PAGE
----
Castle Lager Proteas fast bowler, Kagiso Rabada, says he still has a lot of learning to do on the international stage despite the accolades he has accumulated in the current Sunfoil test series against England. He is the first bowler to take two six-wicket hauls in international cricket before the age of 21 (he took 6/16 in his ODI debut) but remains grounded and humble with his current rise and stardom.
“People kept telling me that test cricket is the real deal and I think I have learnt that,” Rabada said at SuperSport Park after bad light stopped play on Sunday. “There is very little margin for error, you have good players who have been playing for a long time, they latch onto anything that is remotely off a good area. You have to bowl well for periods of time, not just two overs,” he added. “There are a whole lot of things, the crowds, many things, I have a lot to learn.”
Unlike most youngsters who find their feet at first-class level, Rabada is learning on the hardest stage possible. He has shown that he is more than capable to withstand the pressures that come with International cricket even before his 21st birthday. Another endearing quality is that he seems to be his biggest critic, as he gave warm praise to teammates Morne Morkel and Kyle Abbott, whom he felt ‘deserved’ the seven wickets.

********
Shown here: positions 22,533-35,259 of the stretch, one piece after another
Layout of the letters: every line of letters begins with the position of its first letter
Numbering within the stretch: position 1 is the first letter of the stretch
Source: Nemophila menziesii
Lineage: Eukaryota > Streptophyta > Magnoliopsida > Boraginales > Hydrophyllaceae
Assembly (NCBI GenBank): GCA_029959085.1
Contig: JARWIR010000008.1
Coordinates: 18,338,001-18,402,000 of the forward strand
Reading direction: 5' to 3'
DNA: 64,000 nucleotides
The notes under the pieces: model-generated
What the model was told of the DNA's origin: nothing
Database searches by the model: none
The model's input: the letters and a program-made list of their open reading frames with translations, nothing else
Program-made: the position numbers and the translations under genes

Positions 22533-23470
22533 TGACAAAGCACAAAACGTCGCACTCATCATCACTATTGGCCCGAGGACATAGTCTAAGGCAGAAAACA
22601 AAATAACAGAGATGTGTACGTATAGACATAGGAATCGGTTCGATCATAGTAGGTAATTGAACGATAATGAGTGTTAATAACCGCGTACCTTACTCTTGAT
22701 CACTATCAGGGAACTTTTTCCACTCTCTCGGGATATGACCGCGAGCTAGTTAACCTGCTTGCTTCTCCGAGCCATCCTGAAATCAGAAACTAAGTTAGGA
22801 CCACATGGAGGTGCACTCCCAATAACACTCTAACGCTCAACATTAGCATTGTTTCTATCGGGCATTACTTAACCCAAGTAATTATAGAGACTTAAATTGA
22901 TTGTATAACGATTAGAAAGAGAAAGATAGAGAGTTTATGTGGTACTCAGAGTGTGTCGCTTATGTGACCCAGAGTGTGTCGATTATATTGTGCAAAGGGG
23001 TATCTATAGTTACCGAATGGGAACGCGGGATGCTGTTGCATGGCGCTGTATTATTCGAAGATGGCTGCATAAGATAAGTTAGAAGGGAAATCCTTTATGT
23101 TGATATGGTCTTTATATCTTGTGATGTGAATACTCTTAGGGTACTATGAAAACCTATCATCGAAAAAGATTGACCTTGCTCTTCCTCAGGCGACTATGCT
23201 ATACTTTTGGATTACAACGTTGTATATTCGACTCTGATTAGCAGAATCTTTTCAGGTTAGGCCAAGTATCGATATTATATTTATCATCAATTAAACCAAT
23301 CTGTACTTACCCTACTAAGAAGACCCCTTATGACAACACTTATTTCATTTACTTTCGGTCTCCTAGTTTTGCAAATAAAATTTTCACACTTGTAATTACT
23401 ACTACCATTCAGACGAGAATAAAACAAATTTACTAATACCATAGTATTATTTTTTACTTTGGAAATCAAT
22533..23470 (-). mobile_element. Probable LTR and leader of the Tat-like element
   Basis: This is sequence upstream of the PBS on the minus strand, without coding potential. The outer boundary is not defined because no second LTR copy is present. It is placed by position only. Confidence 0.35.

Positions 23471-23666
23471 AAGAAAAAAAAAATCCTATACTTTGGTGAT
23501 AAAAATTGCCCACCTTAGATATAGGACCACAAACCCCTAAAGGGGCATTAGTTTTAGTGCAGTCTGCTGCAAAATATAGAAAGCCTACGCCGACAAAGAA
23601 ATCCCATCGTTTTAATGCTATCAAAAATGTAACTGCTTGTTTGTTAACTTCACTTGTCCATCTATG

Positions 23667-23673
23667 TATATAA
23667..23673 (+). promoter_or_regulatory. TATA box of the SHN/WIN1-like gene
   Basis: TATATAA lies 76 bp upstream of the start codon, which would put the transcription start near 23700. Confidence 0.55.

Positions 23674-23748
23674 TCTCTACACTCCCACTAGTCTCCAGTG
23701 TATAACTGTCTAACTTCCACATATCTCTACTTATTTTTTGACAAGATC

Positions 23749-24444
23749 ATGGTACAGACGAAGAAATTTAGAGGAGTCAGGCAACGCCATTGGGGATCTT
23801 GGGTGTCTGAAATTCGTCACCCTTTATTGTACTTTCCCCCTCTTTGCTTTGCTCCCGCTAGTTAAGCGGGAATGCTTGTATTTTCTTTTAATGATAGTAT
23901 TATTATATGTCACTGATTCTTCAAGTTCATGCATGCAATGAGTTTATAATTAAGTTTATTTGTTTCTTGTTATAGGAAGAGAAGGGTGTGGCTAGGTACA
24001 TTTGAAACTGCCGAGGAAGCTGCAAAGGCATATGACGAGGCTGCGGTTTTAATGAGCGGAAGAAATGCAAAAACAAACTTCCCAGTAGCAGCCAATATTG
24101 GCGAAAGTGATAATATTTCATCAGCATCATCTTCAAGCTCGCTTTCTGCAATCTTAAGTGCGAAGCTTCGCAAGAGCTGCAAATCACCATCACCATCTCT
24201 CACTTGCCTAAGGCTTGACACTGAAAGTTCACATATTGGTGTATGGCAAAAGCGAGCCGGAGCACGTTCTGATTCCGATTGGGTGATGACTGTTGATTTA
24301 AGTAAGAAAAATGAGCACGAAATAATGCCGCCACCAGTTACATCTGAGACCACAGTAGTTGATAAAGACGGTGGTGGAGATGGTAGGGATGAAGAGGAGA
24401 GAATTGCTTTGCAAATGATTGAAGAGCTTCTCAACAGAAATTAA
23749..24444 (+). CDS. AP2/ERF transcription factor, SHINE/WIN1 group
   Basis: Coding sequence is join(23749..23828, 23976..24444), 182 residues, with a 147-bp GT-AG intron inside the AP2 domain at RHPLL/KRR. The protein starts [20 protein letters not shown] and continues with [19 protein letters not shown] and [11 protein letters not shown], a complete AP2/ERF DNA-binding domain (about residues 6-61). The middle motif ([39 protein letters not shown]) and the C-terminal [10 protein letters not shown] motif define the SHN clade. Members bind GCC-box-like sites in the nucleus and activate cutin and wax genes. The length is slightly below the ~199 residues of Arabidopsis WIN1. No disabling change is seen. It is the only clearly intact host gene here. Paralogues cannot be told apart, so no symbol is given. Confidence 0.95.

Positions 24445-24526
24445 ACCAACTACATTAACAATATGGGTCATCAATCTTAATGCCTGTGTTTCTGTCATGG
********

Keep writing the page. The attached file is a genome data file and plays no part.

“The plan this morning was just to stick to the basics,” he said. “We wanted to try and bowl as many balls as possible in the right areas. I thought that once I got Joe Root out it was a big relief. The day before I was a bit all over the place, Alastair Cook kept cutting and pulling me, I was a bit too short and this morning we tried to rectify it and we got our rewards as a bowling unit.
“ I don’t think I have arrived yet, there is still lots of work to be done,” he admitted. “It felt good taking these seven wickets but I thought Kyle and Morne bowled so well that they could have deserved the seven wickets more than I did, if I’m being honest. I bowled okay in spells but they just kept coming, I happy that I got the wickets but still feel I bowled better at the Wanderers.”
Rabada says the pitch will get more difficult to bat on as the match progresses and building on the lead remains the first priority.
“We are in a good position now, we have a strong lead,” he said. “The wicket is deteriorating, it’s not going to be easy batting last on this wicket. We need to keep building on this lead and take it deep.”